The fluctuation in predictions underscores the limitations of such models: They are only as good as their underlying assumptions, which in this instance are cloudy with so much still uncertain about the virus, including how prevalent it is in the U.S. and how deadly, and the degree to which emergency measures are helping. Put another way, the model must attempt to predict not only the behavior of the virus but the diligence with which humans follow recommended precautions to defeat it.
Bracing for the peak
It is also unclear what projections state and local governments are using as they implement new restrictions, such as Nevada Gov. Steve Sisolak’s stay-at-home directive issued Wednesday to slow the spread of the virus, which as of Friday had infected more than 1,500 and killed 43 in the state.
“Nationally there are a variety of models that can be used to potentially predict COVID-19,” said Meghin Delaney, a spokeswoman for state government’s Nevada Health Response. “The Department of Health and Human Services is reviewing all available resources, along with Nevada’s case information, in order to have the most up-to-date information to support Nevadans in our response to COVID-19.”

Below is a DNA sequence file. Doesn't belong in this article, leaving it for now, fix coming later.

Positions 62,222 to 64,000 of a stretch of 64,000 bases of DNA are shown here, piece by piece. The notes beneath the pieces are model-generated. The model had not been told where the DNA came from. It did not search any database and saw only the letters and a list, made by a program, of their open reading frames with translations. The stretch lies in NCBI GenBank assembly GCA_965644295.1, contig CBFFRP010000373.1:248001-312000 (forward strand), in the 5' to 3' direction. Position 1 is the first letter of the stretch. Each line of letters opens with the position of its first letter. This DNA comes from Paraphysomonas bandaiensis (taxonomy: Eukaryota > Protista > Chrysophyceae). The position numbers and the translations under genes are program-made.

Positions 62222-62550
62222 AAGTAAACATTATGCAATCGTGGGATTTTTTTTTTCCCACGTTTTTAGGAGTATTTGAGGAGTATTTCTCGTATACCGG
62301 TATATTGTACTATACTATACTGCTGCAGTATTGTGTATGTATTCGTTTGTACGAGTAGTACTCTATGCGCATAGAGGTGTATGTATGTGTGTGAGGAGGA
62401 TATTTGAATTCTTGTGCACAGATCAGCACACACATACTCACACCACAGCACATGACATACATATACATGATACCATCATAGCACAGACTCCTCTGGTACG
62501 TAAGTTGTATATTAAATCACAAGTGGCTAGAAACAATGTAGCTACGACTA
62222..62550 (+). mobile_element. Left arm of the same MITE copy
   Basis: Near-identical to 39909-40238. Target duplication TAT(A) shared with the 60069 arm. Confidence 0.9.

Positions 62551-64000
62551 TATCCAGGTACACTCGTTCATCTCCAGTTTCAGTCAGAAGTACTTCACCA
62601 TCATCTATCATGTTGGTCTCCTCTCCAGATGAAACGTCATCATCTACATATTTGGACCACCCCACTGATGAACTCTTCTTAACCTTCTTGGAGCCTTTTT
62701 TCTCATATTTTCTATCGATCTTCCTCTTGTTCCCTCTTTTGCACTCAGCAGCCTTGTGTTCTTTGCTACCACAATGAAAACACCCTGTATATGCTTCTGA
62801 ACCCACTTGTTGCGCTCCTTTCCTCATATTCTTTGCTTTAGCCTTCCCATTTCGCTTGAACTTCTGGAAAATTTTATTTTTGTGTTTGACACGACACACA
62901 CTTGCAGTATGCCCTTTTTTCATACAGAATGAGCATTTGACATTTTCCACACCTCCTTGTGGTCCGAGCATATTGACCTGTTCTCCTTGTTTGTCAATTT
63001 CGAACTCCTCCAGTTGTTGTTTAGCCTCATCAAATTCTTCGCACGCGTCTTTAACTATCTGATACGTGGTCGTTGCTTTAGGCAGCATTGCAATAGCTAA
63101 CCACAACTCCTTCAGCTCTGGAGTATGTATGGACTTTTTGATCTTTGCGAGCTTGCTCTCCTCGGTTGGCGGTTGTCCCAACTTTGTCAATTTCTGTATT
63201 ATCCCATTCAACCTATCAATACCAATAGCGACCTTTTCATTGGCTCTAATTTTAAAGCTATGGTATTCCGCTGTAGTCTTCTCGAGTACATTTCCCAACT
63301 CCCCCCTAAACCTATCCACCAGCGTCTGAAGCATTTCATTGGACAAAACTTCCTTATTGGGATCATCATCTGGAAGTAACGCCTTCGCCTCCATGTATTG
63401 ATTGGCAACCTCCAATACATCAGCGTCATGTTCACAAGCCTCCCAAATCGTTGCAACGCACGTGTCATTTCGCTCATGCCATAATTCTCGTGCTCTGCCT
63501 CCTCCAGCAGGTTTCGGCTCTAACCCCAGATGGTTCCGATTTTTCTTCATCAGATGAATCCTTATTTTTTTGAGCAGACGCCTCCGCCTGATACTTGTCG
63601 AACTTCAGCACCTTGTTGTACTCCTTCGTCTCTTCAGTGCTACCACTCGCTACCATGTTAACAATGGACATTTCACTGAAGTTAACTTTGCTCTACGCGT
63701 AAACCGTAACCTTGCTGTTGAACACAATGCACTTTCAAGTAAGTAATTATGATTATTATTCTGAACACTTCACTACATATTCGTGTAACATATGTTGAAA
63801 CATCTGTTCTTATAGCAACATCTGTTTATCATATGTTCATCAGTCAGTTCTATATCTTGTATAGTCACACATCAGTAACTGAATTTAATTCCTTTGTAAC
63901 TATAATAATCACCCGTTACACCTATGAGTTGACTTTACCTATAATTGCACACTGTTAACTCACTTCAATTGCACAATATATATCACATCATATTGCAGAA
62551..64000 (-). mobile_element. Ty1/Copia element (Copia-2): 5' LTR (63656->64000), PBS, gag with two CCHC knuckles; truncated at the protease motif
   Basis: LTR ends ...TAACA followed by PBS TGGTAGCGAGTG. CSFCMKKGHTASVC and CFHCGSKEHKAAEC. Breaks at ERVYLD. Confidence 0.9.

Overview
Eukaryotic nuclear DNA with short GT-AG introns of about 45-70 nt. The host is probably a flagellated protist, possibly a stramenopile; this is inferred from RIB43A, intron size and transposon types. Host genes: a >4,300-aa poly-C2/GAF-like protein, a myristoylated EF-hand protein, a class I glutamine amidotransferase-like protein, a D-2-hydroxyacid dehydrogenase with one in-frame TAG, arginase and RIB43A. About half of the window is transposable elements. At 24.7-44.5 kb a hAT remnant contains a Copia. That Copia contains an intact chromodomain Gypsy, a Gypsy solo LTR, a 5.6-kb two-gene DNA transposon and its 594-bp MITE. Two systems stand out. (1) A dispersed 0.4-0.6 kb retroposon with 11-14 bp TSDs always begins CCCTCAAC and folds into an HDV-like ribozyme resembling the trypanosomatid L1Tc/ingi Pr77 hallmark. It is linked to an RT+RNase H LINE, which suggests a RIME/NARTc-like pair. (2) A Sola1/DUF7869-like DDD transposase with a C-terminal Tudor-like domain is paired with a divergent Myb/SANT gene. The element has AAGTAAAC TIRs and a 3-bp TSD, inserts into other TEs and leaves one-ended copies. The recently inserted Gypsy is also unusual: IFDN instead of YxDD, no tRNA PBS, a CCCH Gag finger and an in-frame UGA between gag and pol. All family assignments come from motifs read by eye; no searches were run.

Delaney said that based on current estimates, Nevada will need “hundreds of thousands of N95 masks, surgical masks, gloves, and hospital gowns over the course of the next 30 days.”
As of Friday in Clark County, the location of the majority of Nevada’s cases in the state, about 29 percent of the 1,279 people testing positive required hospitalization, including those who later died, according to data from the Southern Nevada Health District’s website.
“The Southern Nevada Health District is working with our local, state and federal partners to be prepared to address hospital overflow and obtain resources,” spokeswoman Jennifer Sizemore said. “We are working to put these resources in place as quickly as possible.”
Both Delaney and Sizemore declined to provide estimates for when the disease might peak or for the total number of deaths expected.